New Collecting Awards: Previous winners and mentors

Find out more about past winners, their projects and their mentors.

Round two (awarded December 2015)

Richard Parry, curator at the Grundy Art Gallery, Blackpool
Julie-Ann Delaney, curator at the Scottish National Gallery of Modern Art (SNGMA), Edinburgh
Jenny Lund, curator of fine art at Royal Pavilion & Museums (RPM), Brighton & Hove
Rebecca Newell, curator at the National Army Museum, London
Mark Elliott, curator for anthropology at the Museum of Archaeology and Anthropology, Cambridge
Thomas Hockenhull, curator of modern money at the British Museum, London

Round one (awarded April 2015)

Sara Bevan, curator of contemporary art at IWM London (Imperial War Museums) 
Hannah Jackson, assistant curator of fashion & textiles at The Bowes Museum, County Durham
Charlotte Keenan, curator of British art for National Museums Liverpool
Mariam Rosser-Owen, Middle East curator at the V&A, London 
Sarah Rothwell, assistant curator of modern & contemporary design at National Museums Scotland, Edinburgh

Richard Parry, curator at the Grundy Art Gallery, Blackpool

Awarded £80,000 to build a collection of light-based art.

Richard would like to build a new strand for collecting light-based art at the Grundy, introducing significant work into their collection, and becoming the gallery nationally (and internationally) known for its collection of light-based work. 

Blackpool is in many ways the cultural ‘home’ of light in the UK, with the Illuminations drawing 3 to 4 million visitors each year, and the award will help build a new and substantial chapter to this. 

Using the award, Richard will be able not only to research and develop key relationships with highly regarded artists and curators working with light, but also then to purchase and display works by artists internationally recognised for their work in this medium. 

A core aim will be to build audiences through the programme, contributing to national conversations around how contemporary art can contribute to audience development, especially in seaside economies such as Blackpool.  Through studio visits, curatorial research, and exploring links with other organisations, the award will significantly contribute to building the curatorial knowledge and skills base within the Grundy.

Richard's mentor is Godfrey Worsdale OBE, director at Henry Moore Foundation

Trained as an art historian in London, Worsdale's career began in the early 1990s at the British Museum, where he worked in the Department of Printing and Drawings. In 1994, he simultaeously established Cultural Instructions; an exhibition space in London dedicated to contemporary projects.

He joined Southampton City Art Gallery as a curator in 1995 and became its director three years later. In 2007 he moved to the North East to establish Middlesborough Institute of Modern Art.

As the founding director, he co-curated mima's inaugural exhibition, Draw, which featured the work of Marcel Duchamp, Pablo Picasso, Joseph Beuys, Ceal Floyer, Damian Hirst and Chris Ofili.

During his seven years as the director of BALTIC in Gateshead, Worsdale oversaw major solo exhibitions such as Jenny Holzer, Daniel Buren, Elizabeth Price, Jim Shaw and Anselm Kiefer. Under his direction, BALTIC also hosted the Turner Prize in 2011, making it the first venue to host the prize outside Tate.

In 2015 he became the director of the Henry Moore Foundation and now divides his time between Perry Green in Hertfordshire where Moore lived and worked, and the Henry Moore Institute in the country in which he, like Henry Moore, grew up. Worsdale was awarded an OBE in the 2016 New Year's Honours list for services to the visual arts.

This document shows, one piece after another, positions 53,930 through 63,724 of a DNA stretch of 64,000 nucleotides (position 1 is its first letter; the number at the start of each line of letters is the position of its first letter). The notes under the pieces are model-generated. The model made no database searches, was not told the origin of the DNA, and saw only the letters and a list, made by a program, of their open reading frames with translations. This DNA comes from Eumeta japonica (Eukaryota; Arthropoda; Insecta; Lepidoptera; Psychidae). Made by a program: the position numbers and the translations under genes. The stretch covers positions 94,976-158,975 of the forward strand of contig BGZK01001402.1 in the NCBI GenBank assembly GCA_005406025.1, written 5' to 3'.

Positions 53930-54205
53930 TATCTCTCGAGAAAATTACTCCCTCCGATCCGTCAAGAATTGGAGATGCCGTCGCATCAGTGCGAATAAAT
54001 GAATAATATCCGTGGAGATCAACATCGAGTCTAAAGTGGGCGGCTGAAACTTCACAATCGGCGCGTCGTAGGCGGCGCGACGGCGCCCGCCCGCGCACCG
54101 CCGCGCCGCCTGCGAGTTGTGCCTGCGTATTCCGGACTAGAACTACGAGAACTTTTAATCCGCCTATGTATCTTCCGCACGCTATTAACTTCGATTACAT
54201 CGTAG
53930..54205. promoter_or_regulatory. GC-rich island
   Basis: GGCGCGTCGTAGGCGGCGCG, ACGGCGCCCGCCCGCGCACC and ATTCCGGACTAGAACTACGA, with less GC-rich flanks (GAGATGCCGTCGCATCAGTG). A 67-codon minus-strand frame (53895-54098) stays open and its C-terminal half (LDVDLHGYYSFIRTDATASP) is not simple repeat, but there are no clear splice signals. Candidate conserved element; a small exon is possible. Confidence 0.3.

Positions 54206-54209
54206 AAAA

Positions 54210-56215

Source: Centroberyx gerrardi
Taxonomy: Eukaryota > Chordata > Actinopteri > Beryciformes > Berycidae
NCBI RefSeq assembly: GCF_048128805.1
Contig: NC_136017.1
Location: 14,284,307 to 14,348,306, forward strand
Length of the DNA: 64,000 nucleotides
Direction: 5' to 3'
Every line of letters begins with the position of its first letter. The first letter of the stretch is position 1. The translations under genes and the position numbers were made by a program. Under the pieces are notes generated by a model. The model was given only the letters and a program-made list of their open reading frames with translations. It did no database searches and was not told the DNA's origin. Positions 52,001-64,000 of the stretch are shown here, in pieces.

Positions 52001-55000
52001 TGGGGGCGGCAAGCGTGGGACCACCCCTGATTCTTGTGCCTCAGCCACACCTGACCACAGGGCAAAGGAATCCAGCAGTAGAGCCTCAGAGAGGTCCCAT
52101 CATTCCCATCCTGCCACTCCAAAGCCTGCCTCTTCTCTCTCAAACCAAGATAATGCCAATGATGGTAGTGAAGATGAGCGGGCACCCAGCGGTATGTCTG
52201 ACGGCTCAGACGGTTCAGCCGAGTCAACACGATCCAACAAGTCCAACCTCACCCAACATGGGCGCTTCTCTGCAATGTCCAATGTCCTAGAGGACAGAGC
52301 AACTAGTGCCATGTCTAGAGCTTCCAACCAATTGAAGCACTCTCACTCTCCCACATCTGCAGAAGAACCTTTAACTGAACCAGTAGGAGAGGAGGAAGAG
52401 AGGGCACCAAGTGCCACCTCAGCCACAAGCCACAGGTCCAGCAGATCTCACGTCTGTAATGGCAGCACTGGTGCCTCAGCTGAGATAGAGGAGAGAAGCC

Julie-Ann Delaney, curator at the Scottish National Gallery

of Modern Art (SNGMA), Edinburgh

Awarded £80,000 towards a project focussing on contemporary performance art, collection care and display.

The SNGMA holdings encompass over a century of artistic endeavour, with works made across a huge expanse of media including painting, sculpture, works on paper, photography, video and installation, but crucially, not performance.

Julie-Ann proposes to undertake a period of in-depth study around current and historical performance art practice, collection care and display. Through the research project she hopes to identify the first performance work(s) for the gallery to acquire, filling one of the most significant gaps in the collection. 

The award will also be used to develop a public programme of performance – enabling insight into the challenges of display and invigilation, as well as providing an opportunity to gain visitor feedback. 

The ultimate aim is to identify a number of performances by contemporary artists that can join SNGMA’s holdings, be displayed to the public, and be made available to loan to other institutions.

Julie Ann's mentor is Sabine Breitwieser, director of the Museum der Moderne Salzburg

Originally trained as a lawyer, and after working for independent spaces in Vienna, Breitwieser became the Founding Director and Chief Curator of the Generali Foundation in 1988. In this role she planned and opened a new museum building in Vienna and built up a vast collection of conceptual art and sculpture.

At the Generali Foundation, Breitwieser has curated numerous exhibitions including the 1996 exhibition White Cube / Black Box, an exhibition of sculpture, installation and moving image works which featured work by Valie Export and Gordon Matta-Clark.

In addition to group exhibitions like vivencias/life experiences she has organised numerous retrospectives and solo exhibitions by artists such as Andrea Fraser, Dan Graham, Mary Kelly, Edward Krasinski, Martha Rosler and Allan Sekula.

In 2010, she was appointed the chief curator of Media and Performance Art at the Museum of Modern Art in New York. During her tenure at MoMA she staged ambitious projects for the museum's performance programme including Martha Rosler's Meta-Monumental Garage Sale, an installation in which MoMA's atrium was transformed into an enormous garage sale and Some Sweet Day, and an Isa Genzken retrospective that travelled in the United States.